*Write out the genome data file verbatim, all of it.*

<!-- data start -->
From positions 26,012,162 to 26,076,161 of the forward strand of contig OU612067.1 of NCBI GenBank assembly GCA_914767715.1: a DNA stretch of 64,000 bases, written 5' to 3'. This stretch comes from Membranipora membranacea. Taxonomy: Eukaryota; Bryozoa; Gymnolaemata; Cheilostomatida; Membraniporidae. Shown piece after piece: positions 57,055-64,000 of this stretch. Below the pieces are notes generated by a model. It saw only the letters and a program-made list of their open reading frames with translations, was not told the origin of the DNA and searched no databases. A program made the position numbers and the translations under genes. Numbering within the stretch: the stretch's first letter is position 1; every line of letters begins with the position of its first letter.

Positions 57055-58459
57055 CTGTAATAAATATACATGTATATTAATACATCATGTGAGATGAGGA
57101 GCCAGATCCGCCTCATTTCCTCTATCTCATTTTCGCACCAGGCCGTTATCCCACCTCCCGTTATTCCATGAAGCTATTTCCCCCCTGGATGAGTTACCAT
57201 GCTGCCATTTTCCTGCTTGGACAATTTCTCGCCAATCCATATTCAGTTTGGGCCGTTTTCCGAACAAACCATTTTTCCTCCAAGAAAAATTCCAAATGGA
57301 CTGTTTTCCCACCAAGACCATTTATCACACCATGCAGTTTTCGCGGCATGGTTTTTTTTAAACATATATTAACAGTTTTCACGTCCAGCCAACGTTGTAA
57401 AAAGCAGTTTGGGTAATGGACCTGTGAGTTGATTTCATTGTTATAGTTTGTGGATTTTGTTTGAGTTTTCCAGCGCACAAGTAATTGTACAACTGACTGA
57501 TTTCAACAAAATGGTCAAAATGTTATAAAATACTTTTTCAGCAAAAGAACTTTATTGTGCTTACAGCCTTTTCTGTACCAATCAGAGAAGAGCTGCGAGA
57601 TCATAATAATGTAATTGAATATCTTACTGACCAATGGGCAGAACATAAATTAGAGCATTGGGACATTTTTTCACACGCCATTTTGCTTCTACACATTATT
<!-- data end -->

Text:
From positions 26,012,162 to 26,076,161 of the forward strand of contig OU612067.1 of NCBI GenBank assembly GCA_914767715.1: a DNA stretch of 64,000 bases, written 5' to 3'. This stretch comes from Membranipora membranacea. Taxonomy: Eukaryota; Bryozoa; Gymnolaemata; Cheilostomatida; Membraniporidae. Shown piece after piece: positions 57,055-64,000 of this stretch. Below the pieces are notes generated by a model. It saw only the letters and a program-made list of their open reading frames with translations, was not told the origin of the DNA and searched no databases. A program made the position numbers and the translations under genes. Numbering within the stretch: the stretch's first letter is position 1; every line of letters begins with the position of its first letter.

Positions 57055-58459
57055 CTGTAATAAATATACATGTATATTAATACATCATGTGAGATGAGGA
57101 GCCAGATCCGCCTCATTTCCTCTATCTCATTTTCGCACCAGGCCGTTATCCCACCTCCCGTTATTCCATGAAGCTATTTCCCCCCTGGATGAGTTACCAT
57201 GCTGCCATTTTCCTGCTTGGACAATTTCTCGCCAATCCATATTCAGTTTGGGCCGTTTTCCGAACAAACCATTTTTCCTCCAAGAAAAATTCCAAATGGA
57301 CTGTTTTCCCACCAAGACCATTTATCACACCATGCAGTTTTCGCGGCATGGTTTTTTTTAAACATATATTAACAGTTTTCACGTCCAGCCAACGTTGTAA
57401 AAAGCAGTTTGGGTAATGGACCTGTGAGTTGATTTCATTGTTATAGTTTGTGGATTTTGTTTGAGTTTTCCAGCGCACAAGTAATTGTACAACTGACTGA
57501 TTTCAACAAAATGGTCAAAATGTTATAAAATACTTTTTCAGCAAAAGAACTTTATTGTGCTTACAGCCTTTTCTGTACCAATCAGAGAAGAGCTGCGAGA
57601 TCATAATAATGTAATTGAATATCTTACTGACCAATGGGCAGAACATAAATTAGAGCATTGGGACATTTTTTCACACGCCATTTTGCTTCTACACATTATT